Golf courses take great care to maintain the quality of their greens and fairways. An important part of that maintenance is filling the divots that golfers make when they hit shots on the course. Divots are spots where a chunk of grass and soil gets displaced when a golfer’s club hits the ground on a swing. If divots are not repaired properly, they can turn into unsightly bare spots or even small holes in the turf. So what exactly do golf courses use to fill divots and keep their playing surfaces in top condition? There are a few different materials that may be utilized.
One of the most common substances for filling divots on golf courses is sand. Greenskeepers will often have bottles or bags of fine sand set out near the first tee box and on par 3 tees for golfers to use to repair their divots. The sand helps fill in the indentations and provides a base for the grass to regrow on.
Sand used for divot filling is usually a very fine grade, similar to beach sand. This allows it to easily slip into the divots and crevices in the turf. Courser grades of sand may not work their way thoroughly into the nooks and crannies of a divot. The sand particles also don’t compact down and smother the grass like soil might. Air and water can still permeate through the sand base to get to the grass roots.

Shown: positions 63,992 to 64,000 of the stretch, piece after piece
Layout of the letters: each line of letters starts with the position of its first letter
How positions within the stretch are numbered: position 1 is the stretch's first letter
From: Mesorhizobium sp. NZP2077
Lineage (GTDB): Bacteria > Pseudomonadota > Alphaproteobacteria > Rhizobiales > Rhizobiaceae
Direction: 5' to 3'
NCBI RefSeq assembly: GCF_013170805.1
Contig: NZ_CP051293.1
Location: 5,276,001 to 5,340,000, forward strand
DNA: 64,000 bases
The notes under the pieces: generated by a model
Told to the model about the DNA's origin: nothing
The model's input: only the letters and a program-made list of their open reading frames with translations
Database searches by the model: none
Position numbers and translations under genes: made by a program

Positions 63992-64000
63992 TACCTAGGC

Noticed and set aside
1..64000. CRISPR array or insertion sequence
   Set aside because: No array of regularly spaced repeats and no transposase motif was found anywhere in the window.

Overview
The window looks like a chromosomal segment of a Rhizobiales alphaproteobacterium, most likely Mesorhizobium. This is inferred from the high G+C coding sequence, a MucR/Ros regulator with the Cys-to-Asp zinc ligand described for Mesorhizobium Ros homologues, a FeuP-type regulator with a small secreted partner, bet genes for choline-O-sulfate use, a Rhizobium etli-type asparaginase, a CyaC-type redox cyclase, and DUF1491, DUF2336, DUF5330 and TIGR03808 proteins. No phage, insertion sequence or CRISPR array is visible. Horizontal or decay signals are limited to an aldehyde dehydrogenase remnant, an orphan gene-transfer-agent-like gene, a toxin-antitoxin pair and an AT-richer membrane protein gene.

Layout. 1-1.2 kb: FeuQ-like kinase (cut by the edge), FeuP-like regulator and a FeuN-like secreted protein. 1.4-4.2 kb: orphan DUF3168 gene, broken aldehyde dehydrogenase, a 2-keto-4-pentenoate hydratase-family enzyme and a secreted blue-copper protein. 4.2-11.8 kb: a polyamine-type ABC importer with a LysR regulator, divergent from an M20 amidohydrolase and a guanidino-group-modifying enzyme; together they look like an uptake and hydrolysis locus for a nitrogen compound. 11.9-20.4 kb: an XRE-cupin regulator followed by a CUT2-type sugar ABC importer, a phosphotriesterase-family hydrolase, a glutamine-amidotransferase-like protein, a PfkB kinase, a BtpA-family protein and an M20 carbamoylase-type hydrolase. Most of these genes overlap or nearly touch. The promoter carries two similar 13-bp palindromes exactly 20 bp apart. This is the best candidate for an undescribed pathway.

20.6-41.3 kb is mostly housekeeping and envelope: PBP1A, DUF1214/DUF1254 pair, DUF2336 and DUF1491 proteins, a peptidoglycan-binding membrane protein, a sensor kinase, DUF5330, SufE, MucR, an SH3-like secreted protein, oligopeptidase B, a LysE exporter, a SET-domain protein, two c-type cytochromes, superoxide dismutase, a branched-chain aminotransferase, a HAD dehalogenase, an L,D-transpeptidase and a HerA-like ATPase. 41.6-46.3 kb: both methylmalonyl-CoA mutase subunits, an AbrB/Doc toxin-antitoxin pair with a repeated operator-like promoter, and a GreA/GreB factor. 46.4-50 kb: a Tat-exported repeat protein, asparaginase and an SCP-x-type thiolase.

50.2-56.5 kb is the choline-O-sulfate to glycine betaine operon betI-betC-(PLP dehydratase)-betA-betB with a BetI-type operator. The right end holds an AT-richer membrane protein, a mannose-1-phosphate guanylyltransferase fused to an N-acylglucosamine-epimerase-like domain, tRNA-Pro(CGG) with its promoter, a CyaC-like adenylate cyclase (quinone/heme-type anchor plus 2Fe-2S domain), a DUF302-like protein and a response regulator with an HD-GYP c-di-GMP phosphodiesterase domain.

When filling a divot with sand, the key is to gently work the sand down into the hole without overly packing or compressing it. The divot hole should be left slightly mounded with sand to allow for settling. Then nature and watering will naturally compact the sand a bit over time as the grass grows back through.
Using sand to fill divots provides a number of benefits:
- Sand drains well and does not hold water like soil, helping avoid puddles or overly soggy areas.
- It provides a stable base to support grass regrowth.
- Sand allows air and water to still reach grass roots.
- It resists compaction and settling long term.
- Sand is relatively inexpensive compared to some other divot fill options.
The main downside to sand is that it isn’t quite as natural looking as soil or grass filler when initially filling a divot. However, as the grass starts to grow back through the sand, it quickly starts to blend in with the surrounding turf. Overall, sand is a simple and effective choice used on many courses.
Another material used to fill divots is topdressing mix or topdressing sand. Topdressing is a mixture of sand and organic matter that is regularly applied to turf surfaces as part of routine maintenance and upkeep. By volume, topdressing mixes are usually about 90% sand and 10% organic matter.